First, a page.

Seed
(141)
Full
(451)
Representative proteomes UniProt
(3078)
NCBI
(7014)
Meta
(90)
RP15
(100)
RP35
(321)
RP55
(625)
RP75
(1147)
Jalview View  View  View  View  View  View  View  View  View 
HTML View  View               
PP/heatmap 1 View               

1Cannot generate PP/Heatmap alignments for seeds; no PP data available

Key: ✓ available, x not generated, not available.

Format an alignment

  Seed
(141)
Full
(451)
Representative proteomes UniProt
(3078)
NCBI
(7014)
Meta
(90)
RP15
(100)
RP35
(321)
RP55
(625)
RP75
(1147)
Alignment:
Format:
Order:
Sequence:
Gaps:
Download/view:

Download options

We make all of our alignments available in Stockholm format. You can download them here as raw, plain text files or as gzip-compressed files.

  Seed
(141)
Full
(451)
Representative proteomes UniProt
(3078)
NCBI
(7014)
Meta
(90)
RP15
(100)
RP35
(321)
RP55
(625)
RP75
(1147)
Raw Stockholm Download   Download   Download   Download   Download   Download   Download   Download   Download  
Gzipped Download   Download   Download   Download   Download   Download   Download   Download   Download  

You can also download a FASTA format file containing the full-length sequences for all sequences in the full alignment.

HMM logo

HMM logos is one way of visualising profile HMMs. Logos provide a quick overview of the properties of an HMM in a graphical form. You can see a more detailed description of HMM logos and find out how you can interpret them here. More...

Trees

This page displays the phylogenetic tree for this family's seed alignment. We use FastTree to calculate neighbour join trees with a local bootstrap based on 100 resamples (shown next to the tree nodes). FastTree calculates approximately-maximum-likelihood phylogenetic trees from our seed alignment.

Note: You can also download the data file for the tree.

Curation and family details

This section shows the detailed information about the Pfam family. You can see the definitions of many of the terms in this section in the glossary and a fuller explanation of the scoring system that we use in the scores section of the help pages.

Curation View help on the curation process

Seed source: Prosite
Previous IDs: pilin;
Type: Domain
Author: Sonnhammer ELL
Number in seed: 141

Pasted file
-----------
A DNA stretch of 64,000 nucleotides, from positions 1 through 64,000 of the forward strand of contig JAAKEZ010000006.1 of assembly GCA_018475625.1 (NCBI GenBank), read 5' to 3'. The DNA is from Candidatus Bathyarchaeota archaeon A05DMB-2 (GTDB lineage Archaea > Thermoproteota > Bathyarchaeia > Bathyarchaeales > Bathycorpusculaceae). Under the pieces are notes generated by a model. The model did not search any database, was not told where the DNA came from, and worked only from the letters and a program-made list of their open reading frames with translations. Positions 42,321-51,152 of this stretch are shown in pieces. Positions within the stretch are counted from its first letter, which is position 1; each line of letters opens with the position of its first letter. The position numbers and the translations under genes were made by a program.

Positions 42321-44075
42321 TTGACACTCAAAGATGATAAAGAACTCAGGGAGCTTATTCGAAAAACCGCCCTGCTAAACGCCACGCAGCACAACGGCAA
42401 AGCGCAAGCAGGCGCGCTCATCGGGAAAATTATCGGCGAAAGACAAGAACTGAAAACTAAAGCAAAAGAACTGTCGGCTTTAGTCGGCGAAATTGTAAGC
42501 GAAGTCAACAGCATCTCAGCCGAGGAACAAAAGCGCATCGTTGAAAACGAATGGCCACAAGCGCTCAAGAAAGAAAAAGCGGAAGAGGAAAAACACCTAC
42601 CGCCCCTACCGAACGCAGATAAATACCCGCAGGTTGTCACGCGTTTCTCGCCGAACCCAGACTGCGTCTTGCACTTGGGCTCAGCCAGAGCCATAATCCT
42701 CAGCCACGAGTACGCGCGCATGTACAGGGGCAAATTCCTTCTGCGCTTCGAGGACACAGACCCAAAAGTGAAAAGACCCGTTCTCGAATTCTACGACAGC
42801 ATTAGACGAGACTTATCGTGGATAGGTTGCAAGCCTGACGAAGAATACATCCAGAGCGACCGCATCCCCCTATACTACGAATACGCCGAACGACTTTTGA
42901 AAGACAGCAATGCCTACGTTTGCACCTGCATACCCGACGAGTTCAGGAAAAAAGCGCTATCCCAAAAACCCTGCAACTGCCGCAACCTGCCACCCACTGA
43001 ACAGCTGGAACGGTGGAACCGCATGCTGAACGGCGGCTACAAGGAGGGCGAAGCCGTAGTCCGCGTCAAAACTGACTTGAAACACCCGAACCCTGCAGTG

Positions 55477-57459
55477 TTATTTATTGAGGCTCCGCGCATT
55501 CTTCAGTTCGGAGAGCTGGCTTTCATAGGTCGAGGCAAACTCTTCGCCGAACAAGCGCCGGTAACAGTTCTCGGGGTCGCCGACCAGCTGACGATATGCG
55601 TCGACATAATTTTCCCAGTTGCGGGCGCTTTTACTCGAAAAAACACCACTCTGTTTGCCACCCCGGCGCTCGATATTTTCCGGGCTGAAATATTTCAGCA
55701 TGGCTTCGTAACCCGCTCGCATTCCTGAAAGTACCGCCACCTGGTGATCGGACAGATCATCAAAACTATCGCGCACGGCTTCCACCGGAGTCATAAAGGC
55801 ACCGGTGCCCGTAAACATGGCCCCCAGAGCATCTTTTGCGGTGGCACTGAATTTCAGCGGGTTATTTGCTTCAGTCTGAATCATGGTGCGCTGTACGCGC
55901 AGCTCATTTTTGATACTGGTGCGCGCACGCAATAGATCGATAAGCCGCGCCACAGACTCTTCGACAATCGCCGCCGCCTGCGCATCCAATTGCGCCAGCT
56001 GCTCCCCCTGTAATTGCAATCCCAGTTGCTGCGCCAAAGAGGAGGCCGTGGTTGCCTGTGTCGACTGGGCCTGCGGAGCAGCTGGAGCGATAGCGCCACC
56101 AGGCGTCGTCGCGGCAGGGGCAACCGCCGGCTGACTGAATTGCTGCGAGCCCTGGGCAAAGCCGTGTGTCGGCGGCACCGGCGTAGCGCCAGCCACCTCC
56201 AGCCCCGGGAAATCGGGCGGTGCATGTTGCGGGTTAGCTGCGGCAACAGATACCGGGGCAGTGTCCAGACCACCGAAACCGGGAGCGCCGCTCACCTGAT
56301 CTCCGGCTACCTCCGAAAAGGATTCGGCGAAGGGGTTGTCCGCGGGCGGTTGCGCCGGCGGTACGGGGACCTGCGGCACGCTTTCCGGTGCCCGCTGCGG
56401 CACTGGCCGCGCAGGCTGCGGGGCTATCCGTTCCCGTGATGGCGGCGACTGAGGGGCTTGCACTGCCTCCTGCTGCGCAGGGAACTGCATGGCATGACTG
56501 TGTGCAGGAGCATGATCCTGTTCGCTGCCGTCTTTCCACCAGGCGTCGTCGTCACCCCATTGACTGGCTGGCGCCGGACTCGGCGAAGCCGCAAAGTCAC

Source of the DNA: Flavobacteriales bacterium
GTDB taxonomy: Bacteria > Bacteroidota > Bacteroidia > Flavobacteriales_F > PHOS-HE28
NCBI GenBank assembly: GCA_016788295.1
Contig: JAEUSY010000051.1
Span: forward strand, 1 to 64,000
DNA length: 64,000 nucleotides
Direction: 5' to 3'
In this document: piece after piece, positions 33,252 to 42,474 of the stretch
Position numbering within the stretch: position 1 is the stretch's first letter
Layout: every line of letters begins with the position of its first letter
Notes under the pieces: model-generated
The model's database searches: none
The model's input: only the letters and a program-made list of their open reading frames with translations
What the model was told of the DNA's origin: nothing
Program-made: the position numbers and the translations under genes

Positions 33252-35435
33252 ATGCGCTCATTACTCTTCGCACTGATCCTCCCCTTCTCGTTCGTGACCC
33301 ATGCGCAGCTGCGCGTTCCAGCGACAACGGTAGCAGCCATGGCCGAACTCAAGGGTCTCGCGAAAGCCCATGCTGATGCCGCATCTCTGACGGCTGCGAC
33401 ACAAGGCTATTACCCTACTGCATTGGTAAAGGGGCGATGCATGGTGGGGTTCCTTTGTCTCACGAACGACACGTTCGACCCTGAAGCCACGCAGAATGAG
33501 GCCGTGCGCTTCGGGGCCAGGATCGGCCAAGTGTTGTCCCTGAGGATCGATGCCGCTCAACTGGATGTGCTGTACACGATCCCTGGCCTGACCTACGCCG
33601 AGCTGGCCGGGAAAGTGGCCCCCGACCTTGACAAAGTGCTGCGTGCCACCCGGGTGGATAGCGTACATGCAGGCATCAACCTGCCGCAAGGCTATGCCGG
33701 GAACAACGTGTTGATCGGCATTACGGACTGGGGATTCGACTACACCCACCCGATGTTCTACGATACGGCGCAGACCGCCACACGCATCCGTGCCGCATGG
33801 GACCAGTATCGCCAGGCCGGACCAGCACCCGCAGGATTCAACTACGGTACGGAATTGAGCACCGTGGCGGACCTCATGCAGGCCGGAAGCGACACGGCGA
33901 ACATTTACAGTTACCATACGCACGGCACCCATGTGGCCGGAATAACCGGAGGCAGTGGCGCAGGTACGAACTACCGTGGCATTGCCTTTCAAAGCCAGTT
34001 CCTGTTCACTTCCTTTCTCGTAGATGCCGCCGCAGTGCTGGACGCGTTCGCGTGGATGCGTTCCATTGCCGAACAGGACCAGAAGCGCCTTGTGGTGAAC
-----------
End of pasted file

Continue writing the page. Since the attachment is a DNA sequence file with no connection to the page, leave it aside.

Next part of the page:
Number in full: 451
Average length of the domain: 112.20 aa
Average identity of full alignment: 20 %
Average coverage of the sequence by the domain: 66.40 %

HMM information View help on HMM parameters

HMM build commands:
build method: hmmbuild -o /dev/null HMM SEED
search method: hmmsearch -Z 17690987 -E 1000 --cpu 4 HMM pfamseq
Model details:
Parameter Sequence Domain
Gathering cut-off 21.8 21.8
Trusted cut-off 21.8 21.8
Noise cut-off 21.7 21.7
Model length: 109
Family (HMM) version: 17
Download: download the raw HMM for this family

Species distribution

Sunburst controls

Hide

Weight segments by...


Change the size of the sunburst

Small
Large

Colour assignments

Archea Archea Eukaryota Eukaryota
Bacteria Bacteria Other sequences Other sequences
Viruses Viruses Unclassified Unclassified
Viroids Viroids Unclassified sequence Unclassified sequence

Selections

Align selected sequences to HMM

Generate a FASTA-format file

Clear selection

This visualisation provides a simple graphical representation of the distribution of this family across species. You can find the original interactive tree in the adjacent tab. More...

Loading sunburst data...

Tree controls

Hide

The tree shows the occurrence of this domain across different species. More...

Loading...

Please note: for large trees this can take some time. While the tree is loading, you can safely switch away from this tab but if you browse away from the family page entirely, the tree will not be loaded.

Interactions

There is 1 interaction for this family. More...

Pilin

Structures

For those sequences which have a structure in the Protein DataBank, we use the mapping between UniProt, PDB and Pfam coordinate systems from the PDBe group, to allow us to map Pfam domains onto UniProt sequences and three-dimensional protein structures. The table below shows the structures on which the Pilin domain has been found. There are 50 instances of this domain found in the PDB. Note that there may be multiple copies of the domain in a single PDB structure, since many structures contain multiple copies of the same protein seqence.

Loading structure mapping...